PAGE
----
This state-of-the-art Apollo/Houbolt Exhibit celebrates the historic 1969 moon landing and honors former Joliet resident and key proponent of the lunar orbit rendezvous concept, Dr. John C. Houbolt. The 500 square-foot, two-story exhibit features interactive panels, diagrams and maps, audio-visuals, flat-screen narratives, and period dioramas to tell the exciting story of the race to the moon, the Apollo 11 mission, the moon landing, and Dr. Houbolt's vision.
A step-in Lunar Lander Simulator (pictured at lower left) challenges visitors to begin their daring journey of space exploration. Once inside, visitors see the same controls used by the first lunar explorers during their missions. Using a throttle and a joystick, guests use skill and wit to guide their craft to the approaching lunar surface.
“They are one of the finest organizations in the world. They are a credit to themselves, their parents, their teachers and their community which supports them and which they represent.”
- Director Bruce Houseknecht (JTHS 1945-1969)
Today, Joliet is known as the City of Champions, not because of its sports teams or movie stars, but because of its world-class high school band program, the Joliet Township High School Band (JTHSB). An estimated 25,000 students have taken part in band activities over the past 100 years. This permanent exhibit celebrates the program that has performed for luminaries such as John Phillip Sousa, President Dwight D. Eisenhower and Mickey Mouse.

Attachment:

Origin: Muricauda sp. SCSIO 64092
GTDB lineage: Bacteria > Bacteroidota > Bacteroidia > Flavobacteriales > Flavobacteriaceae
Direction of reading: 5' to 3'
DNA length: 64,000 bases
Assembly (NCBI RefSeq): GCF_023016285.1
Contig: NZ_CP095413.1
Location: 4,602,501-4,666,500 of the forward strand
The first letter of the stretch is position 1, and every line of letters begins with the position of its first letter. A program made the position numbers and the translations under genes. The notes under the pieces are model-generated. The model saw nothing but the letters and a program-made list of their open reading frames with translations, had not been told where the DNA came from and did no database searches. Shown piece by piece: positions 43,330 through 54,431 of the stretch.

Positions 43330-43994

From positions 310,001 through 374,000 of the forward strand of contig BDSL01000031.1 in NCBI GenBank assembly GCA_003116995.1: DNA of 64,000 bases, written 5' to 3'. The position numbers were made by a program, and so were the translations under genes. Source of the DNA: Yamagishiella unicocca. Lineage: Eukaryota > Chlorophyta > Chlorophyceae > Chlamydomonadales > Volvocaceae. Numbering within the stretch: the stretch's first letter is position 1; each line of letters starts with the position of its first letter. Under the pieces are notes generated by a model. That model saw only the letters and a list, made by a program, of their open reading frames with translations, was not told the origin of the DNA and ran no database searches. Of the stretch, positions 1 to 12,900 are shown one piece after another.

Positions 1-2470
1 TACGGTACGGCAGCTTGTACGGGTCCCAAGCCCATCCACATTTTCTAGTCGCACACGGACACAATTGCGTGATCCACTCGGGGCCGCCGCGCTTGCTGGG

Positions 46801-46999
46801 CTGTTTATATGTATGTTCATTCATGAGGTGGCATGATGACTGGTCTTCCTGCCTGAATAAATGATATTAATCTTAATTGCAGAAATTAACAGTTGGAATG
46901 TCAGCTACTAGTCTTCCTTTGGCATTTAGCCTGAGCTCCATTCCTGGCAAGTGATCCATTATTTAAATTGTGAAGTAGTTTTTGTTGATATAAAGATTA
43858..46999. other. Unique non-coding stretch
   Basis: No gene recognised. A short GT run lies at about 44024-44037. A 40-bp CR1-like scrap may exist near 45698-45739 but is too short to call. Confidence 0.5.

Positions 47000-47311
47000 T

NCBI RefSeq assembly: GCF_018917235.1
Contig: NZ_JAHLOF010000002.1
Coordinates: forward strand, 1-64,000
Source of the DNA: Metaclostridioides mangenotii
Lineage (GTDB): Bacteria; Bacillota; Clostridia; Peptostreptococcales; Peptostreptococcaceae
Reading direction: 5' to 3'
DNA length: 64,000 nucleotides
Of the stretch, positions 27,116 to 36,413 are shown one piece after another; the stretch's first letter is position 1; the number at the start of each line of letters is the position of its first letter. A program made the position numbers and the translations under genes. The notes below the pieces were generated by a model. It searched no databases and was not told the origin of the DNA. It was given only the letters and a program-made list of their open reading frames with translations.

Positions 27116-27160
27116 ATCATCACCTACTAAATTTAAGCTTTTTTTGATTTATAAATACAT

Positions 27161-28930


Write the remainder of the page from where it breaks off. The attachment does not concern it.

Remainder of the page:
Initially organized on an informal basis, the Joliet Township High School Band went on to play a significant role in the development of instrumental music education in the United States.
This beautiful exhibit features many colorful artifacts, instruments, trophies, awards, and touch screen audio and visual treasures from the early part of the 20th century up until modern day.
Last Call for Alcohol! The History of Joliet's Breweries
February 2nd through January 13th, 2019
Like many towns, Joliet’s early history was not well documented. Records were lost or destroyed, and what does still exist often provides conflicting information. It was not until The Revenue Act of 1862 that businesses were required by law to be properly licensed for tax purposes, thus making future research more factual. So, cheers to those pioneer breweries whose names we do know, but whose full stories have been lost over the passage of time.
By 1910, the population of Joliet had again doubled to 85,000. This growth was reflected in the local breweries as well. In 1871, Joliet’s breweries were producing 8,000 barrels of beer a year. By 1910, that number had would grow to nearly 75,000 barrels per year. From 1912 until prohibition, Joliet’s three breweries, Sehring, Porter, and Citizens, maintained steady growth while battling the coming storm called Prohibition. Come and visit the Museum to learn about the rest of the story...